Thursday, May 10, 2012


I'm approaching two anniversaries of sorts.

In August 2010, my partner of fifteen years and legally married husband of one year ten months asked me for a divorce. I was shocked by his announcement and deeply hurt and enraged as to the manner in which he asked; via email from the living room to the dining room. Yet, I know I will be better off in the long run and have already made great strides in knowing the path I am taking now is the right one.

In May 2011, I began chatting online with a man who would turn my world upside down. Over the course of the summer of 2011, I fell deeply in love with him. But, due to circumstances I am still unsure of, things did not work out between us and as of Thanksgiving 2011, we have not been in contact. For whatever pain and hurt I may have caused him, I am truly sorry.

I have learned a lot about myself because of him and I will always be very grateful to him and to the Universe for leading him to me for those lessons. I have chronicled my journey past him, and my ex, in previous posts.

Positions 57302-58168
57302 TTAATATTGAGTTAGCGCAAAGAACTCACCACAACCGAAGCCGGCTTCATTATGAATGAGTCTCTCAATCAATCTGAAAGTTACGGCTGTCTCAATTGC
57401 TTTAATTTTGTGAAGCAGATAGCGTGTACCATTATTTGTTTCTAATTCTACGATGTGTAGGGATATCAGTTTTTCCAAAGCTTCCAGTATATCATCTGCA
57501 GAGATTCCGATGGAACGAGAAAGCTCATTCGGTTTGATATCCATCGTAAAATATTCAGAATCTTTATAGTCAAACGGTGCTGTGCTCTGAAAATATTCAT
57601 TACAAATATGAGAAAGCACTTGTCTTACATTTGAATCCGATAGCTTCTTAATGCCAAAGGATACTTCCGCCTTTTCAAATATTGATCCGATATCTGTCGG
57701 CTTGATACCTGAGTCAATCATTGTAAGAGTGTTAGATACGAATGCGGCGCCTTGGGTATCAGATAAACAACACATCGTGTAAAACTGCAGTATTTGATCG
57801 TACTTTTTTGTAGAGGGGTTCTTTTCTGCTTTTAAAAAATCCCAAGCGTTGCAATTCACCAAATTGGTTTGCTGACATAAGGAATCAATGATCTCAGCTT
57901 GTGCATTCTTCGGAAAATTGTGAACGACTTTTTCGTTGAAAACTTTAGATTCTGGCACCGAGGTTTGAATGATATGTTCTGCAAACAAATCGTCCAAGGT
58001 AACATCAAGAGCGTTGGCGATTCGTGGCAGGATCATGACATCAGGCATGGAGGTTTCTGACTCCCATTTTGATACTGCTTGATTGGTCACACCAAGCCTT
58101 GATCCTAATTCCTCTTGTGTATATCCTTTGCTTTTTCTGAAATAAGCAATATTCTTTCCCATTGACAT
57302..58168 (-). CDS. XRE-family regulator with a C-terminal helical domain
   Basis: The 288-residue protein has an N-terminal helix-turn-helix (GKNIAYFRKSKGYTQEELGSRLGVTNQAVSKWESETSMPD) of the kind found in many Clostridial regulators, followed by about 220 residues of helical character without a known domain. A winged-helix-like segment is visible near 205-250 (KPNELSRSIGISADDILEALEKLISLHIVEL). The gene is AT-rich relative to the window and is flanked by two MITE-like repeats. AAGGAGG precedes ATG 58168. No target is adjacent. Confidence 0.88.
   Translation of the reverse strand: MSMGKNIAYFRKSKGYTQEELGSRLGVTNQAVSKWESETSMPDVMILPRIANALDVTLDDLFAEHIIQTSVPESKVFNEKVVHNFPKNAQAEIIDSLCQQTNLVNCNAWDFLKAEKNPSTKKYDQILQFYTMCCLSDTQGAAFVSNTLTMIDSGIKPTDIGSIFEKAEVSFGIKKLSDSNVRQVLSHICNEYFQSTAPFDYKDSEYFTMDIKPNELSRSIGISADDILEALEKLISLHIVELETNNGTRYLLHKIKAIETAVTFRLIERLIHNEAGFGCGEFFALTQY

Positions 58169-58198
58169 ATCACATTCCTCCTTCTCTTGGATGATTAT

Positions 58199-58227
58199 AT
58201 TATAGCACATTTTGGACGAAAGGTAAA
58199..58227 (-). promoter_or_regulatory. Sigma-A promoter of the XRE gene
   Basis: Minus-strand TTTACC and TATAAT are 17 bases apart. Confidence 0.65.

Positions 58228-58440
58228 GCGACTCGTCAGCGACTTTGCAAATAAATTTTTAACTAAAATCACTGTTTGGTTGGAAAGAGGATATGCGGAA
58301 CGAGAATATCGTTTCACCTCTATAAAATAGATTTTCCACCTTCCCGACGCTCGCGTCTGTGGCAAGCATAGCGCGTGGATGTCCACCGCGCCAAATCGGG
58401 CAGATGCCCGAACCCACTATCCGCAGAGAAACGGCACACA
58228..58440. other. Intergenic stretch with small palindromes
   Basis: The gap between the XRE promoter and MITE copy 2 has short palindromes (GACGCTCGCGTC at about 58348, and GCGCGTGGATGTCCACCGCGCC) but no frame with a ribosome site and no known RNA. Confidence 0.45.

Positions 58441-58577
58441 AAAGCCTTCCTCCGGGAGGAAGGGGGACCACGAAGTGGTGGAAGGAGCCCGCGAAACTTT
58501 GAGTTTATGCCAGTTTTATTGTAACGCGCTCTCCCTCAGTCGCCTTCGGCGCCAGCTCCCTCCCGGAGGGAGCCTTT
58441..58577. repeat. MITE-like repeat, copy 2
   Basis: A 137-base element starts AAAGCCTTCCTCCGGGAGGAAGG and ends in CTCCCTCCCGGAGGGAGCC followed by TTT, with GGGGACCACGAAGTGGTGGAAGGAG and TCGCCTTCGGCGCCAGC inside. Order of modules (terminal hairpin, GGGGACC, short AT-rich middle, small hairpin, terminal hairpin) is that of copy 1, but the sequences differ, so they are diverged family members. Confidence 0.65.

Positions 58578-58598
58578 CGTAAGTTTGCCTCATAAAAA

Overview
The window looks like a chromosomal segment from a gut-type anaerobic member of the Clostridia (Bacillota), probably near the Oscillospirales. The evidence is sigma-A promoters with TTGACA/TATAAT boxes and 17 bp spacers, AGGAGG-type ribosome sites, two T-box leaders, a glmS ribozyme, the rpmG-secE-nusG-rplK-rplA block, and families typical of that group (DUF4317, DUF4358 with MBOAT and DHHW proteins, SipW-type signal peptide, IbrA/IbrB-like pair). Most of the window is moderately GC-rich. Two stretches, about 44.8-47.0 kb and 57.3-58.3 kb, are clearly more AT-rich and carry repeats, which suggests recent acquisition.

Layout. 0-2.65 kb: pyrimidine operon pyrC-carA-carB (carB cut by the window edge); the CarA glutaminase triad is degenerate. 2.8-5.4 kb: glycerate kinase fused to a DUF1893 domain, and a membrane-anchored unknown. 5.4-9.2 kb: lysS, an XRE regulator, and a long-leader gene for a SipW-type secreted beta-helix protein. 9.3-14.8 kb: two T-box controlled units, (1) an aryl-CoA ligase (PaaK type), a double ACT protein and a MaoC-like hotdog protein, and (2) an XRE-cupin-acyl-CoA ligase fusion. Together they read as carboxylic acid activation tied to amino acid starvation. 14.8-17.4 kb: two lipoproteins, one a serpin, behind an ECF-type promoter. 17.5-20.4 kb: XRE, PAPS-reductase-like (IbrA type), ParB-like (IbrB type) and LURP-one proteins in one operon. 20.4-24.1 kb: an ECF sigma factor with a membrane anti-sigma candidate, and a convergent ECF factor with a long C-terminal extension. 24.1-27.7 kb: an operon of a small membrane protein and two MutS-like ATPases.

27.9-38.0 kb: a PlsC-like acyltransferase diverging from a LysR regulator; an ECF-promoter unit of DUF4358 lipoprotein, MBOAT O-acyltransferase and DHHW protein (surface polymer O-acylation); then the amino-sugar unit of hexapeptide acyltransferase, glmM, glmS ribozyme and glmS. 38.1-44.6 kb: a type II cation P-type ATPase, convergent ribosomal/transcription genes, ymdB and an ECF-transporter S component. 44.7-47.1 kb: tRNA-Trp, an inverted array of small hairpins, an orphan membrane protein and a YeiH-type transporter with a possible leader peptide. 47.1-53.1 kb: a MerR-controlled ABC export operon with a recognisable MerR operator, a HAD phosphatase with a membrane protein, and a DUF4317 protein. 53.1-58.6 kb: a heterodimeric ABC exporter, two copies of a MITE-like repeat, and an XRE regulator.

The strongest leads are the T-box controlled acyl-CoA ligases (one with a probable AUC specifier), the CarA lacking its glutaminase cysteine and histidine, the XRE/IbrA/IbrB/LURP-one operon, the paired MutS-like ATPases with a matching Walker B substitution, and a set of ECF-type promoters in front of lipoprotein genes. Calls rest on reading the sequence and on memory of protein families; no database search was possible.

This past year has been difficult for me as there was so much in the Man I Met that appealed to me; he was nurturing, gentle, supportive, intelligent and very good looking. He has been constantly in my thoughts, and I began asking myself if I was clinging to a false hope. Would he ever change his mind? But he said that anything beyond a friendship would never be realized, and therefore I felt we needed to go our separate ways in order for me to heal and move forward. But, was I allowing myself to?

I began having those post-break up thoughts (even though we never were more than friends, and because I was in love with him, I had to think of it as a break-up); what if I see him again? what if I run into him? how will I feel?